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Instead, opt for something like dates or nutrient-rich smoothies. These are relatively low-fiber foods that still have enough to prevent severe insulin responses. They also offer a lot of nutrients that you might be low on after your fast.

You can also bring back the lentil soup recipe from earlier and add a bit more meat or carrots to it for extra protein and fiber. 

Why Your Intermittent Fasting Hasn’t Been Working

The Takeaway

Intermittent fasting can bring huge benefits. Whether you want to lose weight, lower your insulin levels, or stimulate your body’s self-cleaning response, fasting might be the answer.

Just remember to listen to your body. It will tell you when it has had enough and when it is time to eat. 

And, when you do eat, be gentle on yourself. Over time, you may find that you don’t even crave the junk food that you’re supposed to avoid while fasting or in ketosis.

Until then, take it one day at a time and, as always, keep the focus on what feels healthiest for you.

Why Your Intermittent Fasting Hasn’t Been Working

When Fasting Is No Fun Anymore… Do THIS Instead…

Done at the right times… and for the right lengths of time… fasting can be a powerful way to stay in ketosis, burn fat, and lose weight…

But let’s be honest:

Over the long run, it’s incredibly difficult to maintain.

Even if you’re intermittent fasting… or just fast for one day a month…

Eventually the cravings will likely catch up to you. And when that happens… look out!

That’s because short-term deprivation actually leads to weight gain in most people.

Think about it: if you’ve been “good” and fasted for a day or two…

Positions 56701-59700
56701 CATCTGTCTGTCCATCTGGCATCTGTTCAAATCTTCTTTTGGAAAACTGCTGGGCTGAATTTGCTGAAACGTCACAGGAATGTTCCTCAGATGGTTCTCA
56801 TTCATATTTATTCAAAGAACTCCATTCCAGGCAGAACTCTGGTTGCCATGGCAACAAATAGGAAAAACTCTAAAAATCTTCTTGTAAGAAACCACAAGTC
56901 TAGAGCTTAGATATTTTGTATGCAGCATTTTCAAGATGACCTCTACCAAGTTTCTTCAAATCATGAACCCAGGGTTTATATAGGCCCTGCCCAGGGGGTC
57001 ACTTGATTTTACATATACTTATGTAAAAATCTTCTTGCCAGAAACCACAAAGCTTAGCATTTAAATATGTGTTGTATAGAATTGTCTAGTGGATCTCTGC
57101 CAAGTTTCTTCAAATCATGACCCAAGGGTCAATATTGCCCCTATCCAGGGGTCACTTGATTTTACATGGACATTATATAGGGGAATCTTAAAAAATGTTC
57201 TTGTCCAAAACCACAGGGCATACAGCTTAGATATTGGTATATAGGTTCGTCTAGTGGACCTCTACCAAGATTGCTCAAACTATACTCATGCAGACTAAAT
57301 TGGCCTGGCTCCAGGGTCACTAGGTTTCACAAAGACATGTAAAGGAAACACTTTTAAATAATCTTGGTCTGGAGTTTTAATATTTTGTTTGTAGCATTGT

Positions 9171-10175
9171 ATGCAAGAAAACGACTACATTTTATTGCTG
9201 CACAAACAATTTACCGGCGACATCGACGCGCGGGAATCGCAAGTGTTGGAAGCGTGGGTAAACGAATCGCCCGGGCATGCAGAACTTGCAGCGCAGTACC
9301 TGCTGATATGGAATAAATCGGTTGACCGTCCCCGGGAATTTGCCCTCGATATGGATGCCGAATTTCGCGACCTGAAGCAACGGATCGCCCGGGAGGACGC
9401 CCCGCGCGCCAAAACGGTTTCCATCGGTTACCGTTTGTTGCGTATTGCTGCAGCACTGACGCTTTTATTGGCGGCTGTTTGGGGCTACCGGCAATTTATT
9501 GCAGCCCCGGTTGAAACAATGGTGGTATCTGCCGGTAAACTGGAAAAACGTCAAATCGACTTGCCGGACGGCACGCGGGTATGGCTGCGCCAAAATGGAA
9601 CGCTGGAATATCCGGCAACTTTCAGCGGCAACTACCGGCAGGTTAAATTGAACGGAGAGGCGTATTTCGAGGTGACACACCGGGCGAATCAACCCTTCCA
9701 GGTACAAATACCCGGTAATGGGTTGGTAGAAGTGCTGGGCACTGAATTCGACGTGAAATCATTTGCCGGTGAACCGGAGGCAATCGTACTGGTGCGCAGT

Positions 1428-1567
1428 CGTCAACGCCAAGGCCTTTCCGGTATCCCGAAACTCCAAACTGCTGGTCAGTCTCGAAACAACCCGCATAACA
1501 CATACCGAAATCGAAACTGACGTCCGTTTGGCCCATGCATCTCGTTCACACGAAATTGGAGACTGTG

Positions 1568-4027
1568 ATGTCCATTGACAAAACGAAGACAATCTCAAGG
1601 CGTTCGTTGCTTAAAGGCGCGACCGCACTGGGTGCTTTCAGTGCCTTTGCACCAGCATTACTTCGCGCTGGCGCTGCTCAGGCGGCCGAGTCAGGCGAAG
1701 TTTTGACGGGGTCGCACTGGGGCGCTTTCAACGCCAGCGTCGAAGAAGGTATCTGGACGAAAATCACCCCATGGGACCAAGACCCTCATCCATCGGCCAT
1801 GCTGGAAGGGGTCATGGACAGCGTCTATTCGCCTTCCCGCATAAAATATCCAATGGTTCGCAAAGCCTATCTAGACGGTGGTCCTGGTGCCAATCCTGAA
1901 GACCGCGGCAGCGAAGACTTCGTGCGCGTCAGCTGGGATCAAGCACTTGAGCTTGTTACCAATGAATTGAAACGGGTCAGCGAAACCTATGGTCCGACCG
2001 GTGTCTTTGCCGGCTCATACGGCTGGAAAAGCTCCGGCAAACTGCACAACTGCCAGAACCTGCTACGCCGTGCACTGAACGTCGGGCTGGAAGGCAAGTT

Won’t you feel like you’ve “earned” that chocolate sundae? (I know I have!)

Or that you “deserve” that piece of cheesecake on the dessert menu?

And believe me, I’ve been there… I go between feeling like I’m starving myself and stuffing myself… and feel soooo guilty. It’s a vicious cycle.

So instead of deprivation… why not try science instead?

A recent “accidental” discovery by a well-known doctor allows you to eat ALL of your favorite foods… pretty much anything you want…

…and still lose weight!

This is all thanks to 4 “fat-burning molecules” he’s found… that process food differently than your gut typically does.

The result is that more food is burned for energy… way less is stored as fat…

And you’re left feeling less bloated… much healthier and just downright great since you’ll be effortlessly melting off fat… without depriving yourself.

To see a short, free webcast of this TV doctor’s brilliant (if accidental) discovery… just click the link below now:

Doctor’s “Accidental” Weight Loss Secret Lets You Eat Whatever You Want & Burn Fat

Alexa Sooter